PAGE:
Today is Palm Sunday, 2018. This week started with Jesus’ triumphal entry into Jerusalem and ended with his tragic death on Calvary.
In a sense, it is very strange that this week should be called holy. As we walked through it, unfolding before our eyes was a scene of deception and dishonor, betrayal and denial, political expedience and religious corruption, all of which culminated in the greatest crime of history. Judged by the scenery, this could easily be called Hell Week. But the strength and courage of one man took those seven days of shame and transformed them into Holy Week.
In the garden of Gethsemane, Jesus prayed to be spared the shame and suffering of the cross, but He closed His prayer with the most meaningful sentence: “Not my will but yours be done.”
All of His life, Jesus had practiced and preached faith in God the Father. He believed that the same God who feeds the birds and dresses the flowers could be trusted for the daily necessities of life. He told a story about a father who met his wayward son with open arms and welcomed him back into the family. He believed that God could be trusted to forgive and accept even the worst of sinners.
Faith in God Our Father had always been a part of His life, as natural, it seemed, as breathing. But the real test came that night in the garden. It is one thing to trust God amid the flowers of Galilee; it is another thing to trust God under the shadow of the cross. It is one thing to trust God in the good times; it is another thing to trust Him in the bad times.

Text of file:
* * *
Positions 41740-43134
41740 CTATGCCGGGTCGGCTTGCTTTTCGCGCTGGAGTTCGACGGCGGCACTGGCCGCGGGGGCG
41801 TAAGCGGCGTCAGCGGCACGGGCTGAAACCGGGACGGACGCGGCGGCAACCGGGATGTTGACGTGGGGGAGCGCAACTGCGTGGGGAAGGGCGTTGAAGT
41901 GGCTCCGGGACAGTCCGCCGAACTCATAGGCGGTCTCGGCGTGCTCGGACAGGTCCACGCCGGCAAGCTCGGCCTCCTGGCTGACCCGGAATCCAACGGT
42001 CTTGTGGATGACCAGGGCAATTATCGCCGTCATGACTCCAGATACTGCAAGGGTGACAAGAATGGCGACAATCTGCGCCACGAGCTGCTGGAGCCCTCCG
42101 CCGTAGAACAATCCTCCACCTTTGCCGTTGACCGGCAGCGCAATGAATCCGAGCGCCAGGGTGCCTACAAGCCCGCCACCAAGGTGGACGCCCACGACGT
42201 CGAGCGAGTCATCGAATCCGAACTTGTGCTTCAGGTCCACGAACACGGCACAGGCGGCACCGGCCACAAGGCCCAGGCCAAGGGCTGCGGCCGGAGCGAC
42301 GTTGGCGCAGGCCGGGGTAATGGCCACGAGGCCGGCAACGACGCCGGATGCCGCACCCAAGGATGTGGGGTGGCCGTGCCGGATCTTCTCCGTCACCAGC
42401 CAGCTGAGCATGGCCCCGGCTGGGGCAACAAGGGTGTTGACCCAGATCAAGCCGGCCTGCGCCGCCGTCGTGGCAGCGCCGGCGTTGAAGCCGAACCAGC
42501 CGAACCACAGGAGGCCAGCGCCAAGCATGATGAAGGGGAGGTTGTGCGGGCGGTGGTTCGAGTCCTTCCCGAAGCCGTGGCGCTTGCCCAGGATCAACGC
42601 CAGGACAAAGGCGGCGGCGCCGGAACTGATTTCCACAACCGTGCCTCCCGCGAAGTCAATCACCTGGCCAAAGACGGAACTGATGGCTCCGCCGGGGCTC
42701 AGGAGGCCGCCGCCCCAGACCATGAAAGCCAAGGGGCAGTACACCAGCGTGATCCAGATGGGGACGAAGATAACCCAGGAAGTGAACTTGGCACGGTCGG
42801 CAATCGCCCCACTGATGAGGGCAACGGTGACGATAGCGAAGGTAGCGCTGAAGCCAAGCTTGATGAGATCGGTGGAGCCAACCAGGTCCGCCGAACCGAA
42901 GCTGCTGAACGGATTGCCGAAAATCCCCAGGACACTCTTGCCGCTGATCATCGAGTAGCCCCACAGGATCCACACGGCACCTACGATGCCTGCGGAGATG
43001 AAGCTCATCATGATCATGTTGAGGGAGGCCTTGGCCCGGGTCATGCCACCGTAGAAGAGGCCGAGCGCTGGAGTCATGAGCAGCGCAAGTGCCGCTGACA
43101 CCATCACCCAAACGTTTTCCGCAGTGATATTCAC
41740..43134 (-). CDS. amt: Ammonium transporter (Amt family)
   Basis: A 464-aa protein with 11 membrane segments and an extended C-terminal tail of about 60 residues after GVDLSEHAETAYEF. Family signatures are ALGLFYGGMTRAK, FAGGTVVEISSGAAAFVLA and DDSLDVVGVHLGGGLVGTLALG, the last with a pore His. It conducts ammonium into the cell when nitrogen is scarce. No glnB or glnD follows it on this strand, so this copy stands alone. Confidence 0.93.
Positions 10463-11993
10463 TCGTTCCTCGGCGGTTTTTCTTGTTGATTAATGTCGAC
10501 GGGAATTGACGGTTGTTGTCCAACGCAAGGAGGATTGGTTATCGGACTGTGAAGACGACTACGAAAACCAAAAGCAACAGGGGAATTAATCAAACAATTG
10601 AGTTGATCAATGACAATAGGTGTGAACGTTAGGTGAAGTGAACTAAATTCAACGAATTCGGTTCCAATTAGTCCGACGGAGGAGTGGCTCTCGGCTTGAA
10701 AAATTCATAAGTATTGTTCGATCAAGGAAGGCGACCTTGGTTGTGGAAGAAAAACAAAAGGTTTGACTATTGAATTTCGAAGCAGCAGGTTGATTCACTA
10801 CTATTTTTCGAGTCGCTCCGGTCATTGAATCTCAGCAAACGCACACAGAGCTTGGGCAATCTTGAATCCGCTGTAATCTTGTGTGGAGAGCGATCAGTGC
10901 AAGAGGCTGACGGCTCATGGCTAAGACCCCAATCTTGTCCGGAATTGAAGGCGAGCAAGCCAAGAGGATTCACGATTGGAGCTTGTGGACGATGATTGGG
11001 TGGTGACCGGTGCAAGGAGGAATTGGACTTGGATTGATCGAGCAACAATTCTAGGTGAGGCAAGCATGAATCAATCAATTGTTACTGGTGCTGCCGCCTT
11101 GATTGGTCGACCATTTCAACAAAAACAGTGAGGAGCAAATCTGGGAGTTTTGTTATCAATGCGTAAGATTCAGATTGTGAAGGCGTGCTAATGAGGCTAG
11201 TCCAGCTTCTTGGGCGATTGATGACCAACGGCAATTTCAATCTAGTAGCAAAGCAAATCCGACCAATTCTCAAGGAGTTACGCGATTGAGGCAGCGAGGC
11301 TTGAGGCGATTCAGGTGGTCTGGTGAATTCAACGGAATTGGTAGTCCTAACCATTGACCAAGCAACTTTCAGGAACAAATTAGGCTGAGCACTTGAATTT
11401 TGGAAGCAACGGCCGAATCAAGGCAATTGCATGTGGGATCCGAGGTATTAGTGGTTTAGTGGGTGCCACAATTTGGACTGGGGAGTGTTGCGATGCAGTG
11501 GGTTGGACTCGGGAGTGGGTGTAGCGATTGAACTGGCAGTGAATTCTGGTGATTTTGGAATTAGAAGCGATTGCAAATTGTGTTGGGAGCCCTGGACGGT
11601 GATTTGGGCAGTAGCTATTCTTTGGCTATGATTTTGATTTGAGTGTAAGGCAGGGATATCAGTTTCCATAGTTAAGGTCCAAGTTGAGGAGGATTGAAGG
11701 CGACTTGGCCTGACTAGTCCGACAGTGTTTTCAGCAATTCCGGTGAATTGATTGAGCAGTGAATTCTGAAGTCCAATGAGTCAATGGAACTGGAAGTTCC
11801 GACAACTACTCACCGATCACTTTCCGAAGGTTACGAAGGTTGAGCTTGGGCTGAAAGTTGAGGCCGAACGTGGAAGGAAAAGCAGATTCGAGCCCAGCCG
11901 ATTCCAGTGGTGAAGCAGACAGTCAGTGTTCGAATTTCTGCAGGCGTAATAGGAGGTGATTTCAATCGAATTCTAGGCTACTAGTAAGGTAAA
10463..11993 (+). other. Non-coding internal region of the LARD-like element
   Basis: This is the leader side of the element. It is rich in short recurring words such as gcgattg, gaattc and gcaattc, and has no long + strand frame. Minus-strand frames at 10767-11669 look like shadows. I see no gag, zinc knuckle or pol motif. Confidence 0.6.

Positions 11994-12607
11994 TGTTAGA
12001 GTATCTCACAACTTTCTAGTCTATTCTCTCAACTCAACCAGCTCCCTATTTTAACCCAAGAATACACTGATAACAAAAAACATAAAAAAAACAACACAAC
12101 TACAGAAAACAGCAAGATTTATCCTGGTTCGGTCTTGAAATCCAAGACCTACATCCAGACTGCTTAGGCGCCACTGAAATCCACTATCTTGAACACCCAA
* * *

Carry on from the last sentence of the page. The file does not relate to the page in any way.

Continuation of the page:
In the bible, we will find examples of these two kinds of faith – those who trusted God when all was going well, and those who trusted Him even when life caved in on them. That first kind doesn’t mean much unless it carries over into the second. Anyone can trust God in fair weather; the real test comes in the storm.
The book of Daniel, in the Old Testament, tells the story of three young men who passed that test. The King of Babylon built a golden statue and ordered all people to bow down and worship it. These three young men, being faithful to God, refused to obey the order. The King was furious and threatened to throw them into a fiery furnace. And here is what the three young men replied, “Our God is able to deliver us and will deliver us; but even if He does not, we will never bow down.” This is unconditional faith.
But the supreme example of this type of faith is Jesus in the garden. There He faced the cross and prayed, “Father, if it be your will, take this cup from me; yet not my will but your will be done.” His unwavering faith in God took seven days of shame and transformed them into Holy Week.
So it should be with our faith. Our faith ought to tell us that God is our Father and that He will never stop loving us no matter what we do and no matter what other people do. He is always there and ever eager to accept, to forgive and to save. Keep on placing your unwavering faith in Him and in no one else. You will never be disappointed.